America STOP the SPREAD of Healthcare Caused EYE Infections (HCI's) and EKC!

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America STOP the SPREAD of Healthcare Caused EYE Infections (HCI's) and EKC!

This petition had 127 supporters

Each year hundreds of thousands of people in the U.S. and millions of people worldwide contract preventable eye infections, particularly viral ones including  a serious viral infection called Epidemic Keratoconjunctivitis (EKC) at their local eye care clinic through inadequate or failed medical office sterilization techniques.These are called healthcare acquired infections (HAIs) or Healthcare caused infections (HCI's). Generally speaking, HAIs are responsible for the deaths of 75,000 to 100,000 Americans a year.

In January 2012, Fred S.  a 75 year old father, husband, and grandfather died less than 6 months after acquiring EKC from his  Southern California Ophthalmologist's office. His wife also contracted the same EKC infection nearly debilitating her vision exactly 7 days after seeing the same ophthalmologist on the same day. The doctor did not wipe between patients. The doctor did not clean her equipment.

In 2014, Rez S. , an 81 year old low vision mother, wife, and grandmother, died more than a year and a half after acquiring EKC from the same Southern California Ophthalmologist's office. Her family member also contracted the same EKC infection nearly debilitating her vision exactly 7 days after seeing the same ophthalmologist on the same day. The doctor did not wipe between patients.The doctor did not clean her equipment.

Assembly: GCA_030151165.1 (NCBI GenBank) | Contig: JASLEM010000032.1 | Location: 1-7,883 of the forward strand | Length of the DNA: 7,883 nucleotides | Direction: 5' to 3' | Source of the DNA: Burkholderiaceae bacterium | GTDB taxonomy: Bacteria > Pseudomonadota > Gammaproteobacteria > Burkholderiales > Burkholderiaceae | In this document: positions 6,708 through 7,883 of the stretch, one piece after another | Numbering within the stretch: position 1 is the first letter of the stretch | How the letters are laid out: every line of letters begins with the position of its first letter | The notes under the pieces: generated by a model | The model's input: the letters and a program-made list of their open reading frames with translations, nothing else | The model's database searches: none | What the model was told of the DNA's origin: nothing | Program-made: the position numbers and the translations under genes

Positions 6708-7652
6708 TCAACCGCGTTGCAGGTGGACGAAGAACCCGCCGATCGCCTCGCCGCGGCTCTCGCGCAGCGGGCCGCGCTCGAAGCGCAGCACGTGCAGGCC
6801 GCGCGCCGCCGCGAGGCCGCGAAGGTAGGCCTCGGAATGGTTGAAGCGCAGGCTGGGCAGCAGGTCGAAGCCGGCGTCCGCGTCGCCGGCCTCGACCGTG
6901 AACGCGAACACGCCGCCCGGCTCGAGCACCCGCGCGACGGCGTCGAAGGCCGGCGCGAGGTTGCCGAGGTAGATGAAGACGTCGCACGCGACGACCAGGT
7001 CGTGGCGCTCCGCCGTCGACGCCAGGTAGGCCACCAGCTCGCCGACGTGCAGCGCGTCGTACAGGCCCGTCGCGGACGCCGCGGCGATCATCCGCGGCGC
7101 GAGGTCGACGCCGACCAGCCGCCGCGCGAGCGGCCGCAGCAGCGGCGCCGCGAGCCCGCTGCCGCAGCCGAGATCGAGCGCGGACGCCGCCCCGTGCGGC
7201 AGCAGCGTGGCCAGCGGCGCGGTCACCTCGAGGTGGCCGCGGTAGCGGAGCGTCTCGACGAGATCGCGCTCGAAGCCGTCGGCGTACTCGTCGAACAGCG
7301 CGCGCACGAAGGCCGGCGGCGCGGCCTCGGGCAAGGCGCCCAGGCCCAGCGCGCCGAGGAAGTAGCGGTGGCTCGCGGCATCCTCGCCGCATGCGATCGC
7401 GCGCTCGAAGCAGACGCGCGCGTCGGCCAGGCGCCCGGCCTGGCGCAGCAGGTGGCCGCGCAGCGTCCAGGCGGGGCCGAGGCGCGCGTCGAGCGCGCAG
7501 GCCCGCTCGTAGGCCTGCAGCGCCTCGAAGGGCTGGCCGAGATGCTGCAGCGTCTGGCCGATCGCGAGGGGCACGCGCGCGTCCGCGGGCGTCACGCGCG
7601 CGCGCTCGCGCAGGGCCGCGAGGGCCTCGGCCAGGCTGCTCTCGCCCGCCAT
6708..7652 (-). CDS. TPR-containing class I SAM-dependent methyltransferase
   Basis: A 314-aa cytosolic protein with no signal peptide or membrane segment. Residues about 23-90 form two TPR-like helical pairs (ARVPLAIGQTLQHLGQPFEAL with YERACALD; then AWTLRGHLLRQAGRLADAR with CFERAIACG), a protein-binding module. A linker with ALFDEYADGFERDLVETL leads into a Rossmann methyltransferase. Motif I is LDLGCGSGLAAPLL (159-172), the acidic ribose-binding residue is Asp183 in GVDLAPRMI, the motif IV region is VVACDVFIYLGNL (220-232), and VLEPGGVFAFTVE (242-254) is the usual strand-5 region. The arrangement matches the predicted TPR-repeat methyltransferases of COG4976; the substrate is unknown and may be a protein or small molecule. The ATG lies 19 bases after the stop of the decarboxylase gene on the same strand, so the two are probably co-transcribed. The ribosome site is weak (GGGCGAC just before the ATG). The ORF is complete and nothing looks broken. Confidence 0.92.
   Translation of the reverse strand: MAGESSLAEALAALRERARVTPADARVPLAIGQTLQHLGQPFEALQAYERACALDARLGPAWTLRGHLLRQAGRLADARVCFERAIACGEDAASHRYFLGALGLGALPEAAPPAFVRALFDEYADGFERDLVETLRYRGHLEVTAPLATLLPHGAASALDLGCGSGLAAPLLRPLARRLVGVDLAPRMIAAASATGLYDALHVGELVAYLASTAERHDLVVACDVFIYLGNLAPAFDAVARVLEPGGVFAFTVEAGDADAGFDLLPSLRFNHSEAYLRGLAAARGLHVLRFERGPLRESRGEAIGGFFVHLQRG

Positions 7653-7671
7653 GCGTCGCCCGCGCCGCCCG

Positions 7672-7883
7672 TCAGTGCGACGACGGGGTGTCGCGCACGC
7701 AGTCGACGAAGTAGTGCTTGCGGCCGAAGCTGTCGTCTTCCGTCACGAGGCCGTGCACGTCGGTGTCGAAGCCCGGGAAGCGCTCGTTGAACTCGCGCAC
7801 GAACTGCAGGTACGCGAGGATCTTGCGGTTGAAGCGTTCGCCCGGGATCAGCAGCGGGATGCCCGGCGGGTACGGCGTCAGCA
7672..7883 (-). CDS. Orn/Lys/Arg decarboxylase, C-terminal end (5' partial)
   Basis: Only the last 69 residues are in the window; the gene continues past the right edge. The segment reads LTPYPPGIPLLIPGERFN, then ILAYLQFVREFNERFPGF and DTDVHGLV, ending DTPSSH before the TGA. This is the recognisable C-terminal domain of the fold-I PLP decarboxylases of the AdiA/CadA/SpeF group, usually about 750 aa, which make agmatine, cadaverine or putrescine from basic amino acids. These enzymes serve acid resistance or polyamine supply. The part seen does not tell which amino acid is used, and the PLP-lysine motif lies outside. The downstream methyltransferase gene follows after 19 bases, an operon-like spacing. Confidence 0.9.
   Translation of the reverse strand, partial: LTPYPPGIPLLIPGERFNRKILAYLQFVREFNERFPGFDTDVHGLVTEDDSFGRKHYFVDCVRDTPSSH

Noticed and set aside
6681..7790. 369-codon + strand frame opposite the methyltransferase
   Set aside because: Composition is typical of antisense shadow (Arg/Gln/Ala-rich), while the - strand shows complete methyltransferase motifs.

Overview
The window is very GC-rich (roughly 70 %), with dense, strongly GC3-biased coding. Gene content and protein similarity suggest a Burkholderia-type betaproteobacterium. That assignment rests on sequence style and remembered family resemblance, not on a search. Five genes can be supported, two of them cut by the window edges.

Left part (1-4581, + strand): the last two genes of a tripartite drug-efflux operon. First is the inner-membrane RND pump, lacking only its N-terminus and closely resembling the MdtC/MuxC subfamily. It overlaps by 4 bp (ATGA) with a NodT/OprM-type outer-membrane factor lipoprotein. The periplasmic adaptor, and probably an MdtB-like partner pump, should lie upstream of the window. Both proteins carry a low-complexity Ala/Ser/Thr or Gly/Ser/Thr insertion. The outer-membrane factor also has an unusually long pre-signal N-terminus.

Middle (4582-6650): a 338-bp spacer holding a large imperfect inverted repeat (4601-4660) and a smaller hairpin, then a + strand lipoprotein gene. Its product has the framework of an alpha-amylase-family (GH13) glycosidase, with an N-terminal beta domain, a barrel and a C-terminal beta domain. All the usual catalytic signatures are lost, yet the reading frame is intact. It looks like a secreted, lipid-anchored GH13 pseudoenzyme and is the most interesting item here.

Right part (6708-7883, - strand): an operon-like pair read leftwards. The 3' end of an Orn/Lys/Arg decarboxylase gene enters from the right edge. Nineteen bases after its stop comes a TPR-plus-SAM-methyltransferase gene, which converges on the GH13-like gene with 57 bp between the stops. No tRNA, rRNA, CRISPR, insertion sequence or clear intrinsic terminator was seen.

In 2013, the CDC reported outbreaks of EKC in preemie infants in the NICU because of eye examinations. 

In 2014, celebrity Bob Costas acquired EKC in New York prior to  the Olympics and was disabled from work for some time.

In October 2016, the U.S. Virgin Islands was pounded by a sudden EKC outbreak in more than 30 confirmed patients from a single ophthalmology office.

In the 1970's, celebrity actress  Karen Allen famously known for her role in Animal House and later philanthropy, acquired EKC in New York and suffered corneal scars for many years.